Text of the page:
What Does It Take to Be a Signal?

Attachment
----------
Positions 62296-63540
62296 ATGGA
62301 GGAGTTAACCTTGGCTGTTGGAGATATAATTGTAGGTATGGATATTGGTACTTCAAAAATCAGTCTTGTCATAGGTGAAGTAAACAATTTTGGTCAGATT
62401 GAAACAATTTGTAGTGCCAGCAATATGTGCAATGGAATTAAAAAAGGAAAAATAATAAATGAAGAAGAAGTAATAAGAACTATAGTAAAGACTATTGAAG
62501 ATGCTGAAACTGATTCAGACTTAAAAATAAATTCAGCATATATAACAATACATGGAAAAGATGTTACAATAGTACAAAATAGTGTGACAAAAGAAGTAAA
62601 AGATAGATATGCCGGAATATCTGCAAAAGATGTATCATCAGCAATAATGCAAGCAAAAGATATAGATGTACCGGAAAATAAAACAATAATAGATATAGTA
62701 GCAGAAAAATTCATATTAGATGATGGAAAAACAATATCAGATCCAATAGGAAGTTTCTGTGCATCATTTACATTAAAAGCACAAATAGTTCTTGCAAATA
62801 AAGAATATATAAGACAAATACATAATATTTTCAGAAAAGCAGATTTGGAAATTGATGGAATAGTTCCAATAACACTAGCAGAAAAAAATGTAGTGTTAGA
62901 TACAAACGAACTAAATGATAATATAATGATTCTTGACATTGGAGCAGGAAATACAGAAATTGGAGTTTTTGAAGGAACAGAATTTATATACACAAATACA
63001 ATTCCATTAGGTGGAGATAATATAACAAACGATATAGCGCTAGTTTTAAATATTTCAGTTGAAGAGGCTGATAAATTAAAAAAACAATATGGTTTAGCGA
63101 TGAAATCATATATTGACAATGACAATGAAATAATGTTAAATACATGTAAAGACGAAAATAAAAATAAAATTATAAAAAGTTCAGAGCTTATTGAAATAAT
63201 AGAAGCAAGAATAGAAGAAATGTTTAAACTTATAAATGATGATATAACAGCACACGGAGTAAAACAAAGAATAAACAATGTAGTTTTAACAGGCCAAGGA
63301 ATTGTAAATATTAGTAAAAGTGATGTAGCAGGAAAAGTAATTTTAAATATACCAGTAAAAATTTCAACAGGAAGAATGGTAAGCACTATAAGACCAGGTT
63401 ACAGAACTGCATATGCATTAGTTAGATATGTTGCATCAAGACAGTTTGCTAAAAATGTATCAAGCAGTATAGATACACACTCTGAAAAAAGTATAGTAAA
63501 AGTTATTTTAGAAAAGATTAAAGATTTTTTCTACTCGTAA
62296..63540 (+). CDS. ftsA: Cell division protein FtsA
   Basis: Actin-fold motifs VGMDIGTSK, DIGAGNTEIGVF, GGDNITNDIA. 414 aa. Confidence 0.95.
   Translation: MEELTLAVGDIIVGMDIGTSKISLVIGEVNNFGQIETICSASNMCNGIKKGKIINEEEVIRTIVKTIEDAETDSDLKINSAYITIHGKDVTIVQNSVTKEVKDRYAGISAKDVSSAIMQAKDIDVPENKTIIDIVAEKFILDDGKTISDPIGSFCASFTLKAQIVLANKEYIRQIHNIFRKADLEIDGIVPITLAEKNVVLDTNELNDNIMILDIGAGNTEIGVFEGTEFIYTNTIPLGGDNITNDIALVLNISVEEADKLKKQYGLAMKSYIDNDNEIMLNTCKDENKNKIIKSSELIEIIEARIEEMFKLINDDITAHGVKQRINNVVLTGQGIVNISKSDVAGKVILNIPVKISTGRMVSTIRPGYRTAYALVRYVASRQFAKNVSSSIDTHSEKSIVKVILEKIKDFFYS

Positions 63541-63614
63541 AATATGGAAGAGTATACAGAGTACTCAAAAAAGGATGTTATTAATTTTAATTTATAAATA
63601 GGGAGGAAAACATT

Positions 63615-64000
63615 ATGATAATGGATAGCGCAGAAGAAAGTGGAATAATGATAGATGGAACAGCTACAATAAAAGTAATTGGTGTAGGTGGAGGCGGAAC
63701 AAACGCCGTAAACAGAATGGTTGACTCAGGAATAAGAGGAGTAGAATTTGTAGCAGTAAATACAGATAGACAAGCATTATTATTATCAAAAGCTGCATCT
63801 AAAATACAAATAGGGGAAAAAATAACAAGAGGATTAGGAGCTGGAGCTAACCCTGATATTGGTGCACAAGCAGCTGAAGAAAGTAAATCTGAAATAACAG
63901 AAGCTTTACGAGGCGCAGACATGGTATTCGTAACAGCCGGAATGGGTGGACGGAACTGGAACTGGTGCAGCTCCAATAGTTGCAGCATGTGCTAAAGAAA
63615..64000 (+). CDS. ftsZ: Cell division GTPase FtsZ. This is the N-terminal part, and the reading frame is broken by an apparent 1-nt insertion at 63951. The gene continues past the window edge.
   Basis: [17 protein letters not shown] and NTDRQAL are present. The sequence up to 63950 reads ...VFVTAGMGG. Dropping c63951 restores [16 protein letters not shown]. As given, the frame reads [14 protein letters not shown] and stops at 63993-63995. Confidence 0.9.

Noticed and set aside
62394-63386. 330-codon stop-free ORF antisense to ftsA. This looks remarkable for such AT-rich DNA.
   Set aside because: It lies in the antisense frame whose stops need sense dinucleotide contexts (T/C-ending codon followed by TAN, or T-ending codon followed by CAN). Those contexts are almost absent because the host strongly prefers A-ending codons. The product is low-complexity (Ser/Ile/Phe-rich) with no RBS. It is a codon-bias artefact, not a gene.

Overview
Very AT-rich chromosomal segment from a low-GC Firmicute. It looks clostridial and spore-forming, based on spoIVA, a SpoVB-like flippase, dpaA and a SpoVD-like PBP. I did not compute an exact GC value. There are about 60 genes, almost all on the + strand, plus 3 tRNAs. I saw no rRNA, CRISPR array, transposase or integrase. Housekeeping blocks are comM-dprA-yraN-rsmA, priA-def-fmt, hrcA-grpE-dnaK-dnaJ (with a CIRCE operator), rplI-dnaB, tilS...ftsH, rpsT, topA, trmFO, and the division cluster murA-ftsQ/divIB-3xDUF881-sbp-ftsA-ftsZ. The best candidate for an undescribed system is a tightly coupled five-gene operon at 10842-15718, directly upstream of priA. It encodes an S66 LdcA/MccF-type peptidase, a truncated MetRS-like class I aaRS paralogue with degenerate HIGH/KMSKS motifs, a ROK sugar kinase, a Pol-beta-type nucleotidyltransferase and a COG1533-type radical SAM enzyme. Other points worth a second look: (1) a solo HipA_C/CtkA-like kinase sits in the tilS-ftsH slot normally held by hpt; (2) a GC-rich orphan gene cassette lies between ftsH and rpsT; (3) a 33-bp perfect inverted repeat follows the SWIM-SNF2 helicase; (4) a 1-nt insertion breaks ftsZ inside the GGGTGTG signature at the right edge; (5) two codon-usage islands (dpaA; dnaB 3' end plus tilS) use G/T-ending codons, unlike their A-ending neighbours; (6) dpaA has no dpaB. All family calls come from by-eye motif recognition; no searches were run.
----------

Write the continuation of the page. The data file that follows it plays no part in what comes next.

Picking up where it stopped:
Four steps characterize the transfer of VOC signals between plants: the release of the signal by the emitter plant and its transport, absorption, and perception by the receiver plant (Fig. 1). All are influenced by the signal's properties and its biological context. Most research on signal release has focused on the activation of biosynthetic enzymes and their substrate supply. The biochemical control mechanisms for the major VOC constituents are rapidly being clarified (Fig. 1). However, the release of foliar VOCs is also controlled by their physicochemical properties (23): Volatility is determined by partitioning the compound between the “liquid” phase of the leaf and the atmosphere, whereas molecular size and stomatal aperture constrain diffusive transport from the leaf into the air surrounding the leaf, its headspace. Once released into the headspace of the emitter, the potential signal has to be transported to receivers. Direction and dynamics of this transport are dictated by temperature, convective transport, and wind for above-ground signaling or water for below-ground signaling. Small highly volatile compounds (e.g., ethylene, methanol, isoprene, acrolein, methacrolein, and some monoterpenes) diffuse rapidly into the headspace and are diluted in the atmosphere (Fig. 2). For such compounds, signaling function is likely limited to the foliage of the emitter (as a systemic within-plant signal) and of neighbors with intertwined canopies. Heavier compounds with less volatility, such as terpene alcohols, methyl jasmonate (MeJA), aromatic compounds including methyl salicylate (MeSA), and green-leaf volatiles (GLVs), are more likely to function as signals over longer distances, because their comparatively slower dispersal allows development of plumes of higher concentrations (24) that may be carried farther as intact parcels by turbulent flow (Fig. 2). During transport, some VOC species are oxidized or otherwise processed in the atmosphere (1), possibly causing dilution but also activation. The concentration gradients, which ultimately regulate the receiver's exposure, remain largely uncharacterized. An example of a characterized concentration gradient comes from a study of corn seedlings that release the volatile sesquiterpene (E)-β-caryophyllene into the soil from their roots, a below-ground plume used by entomopathogenic nematodes to locate root-attacking beetle larvae (25).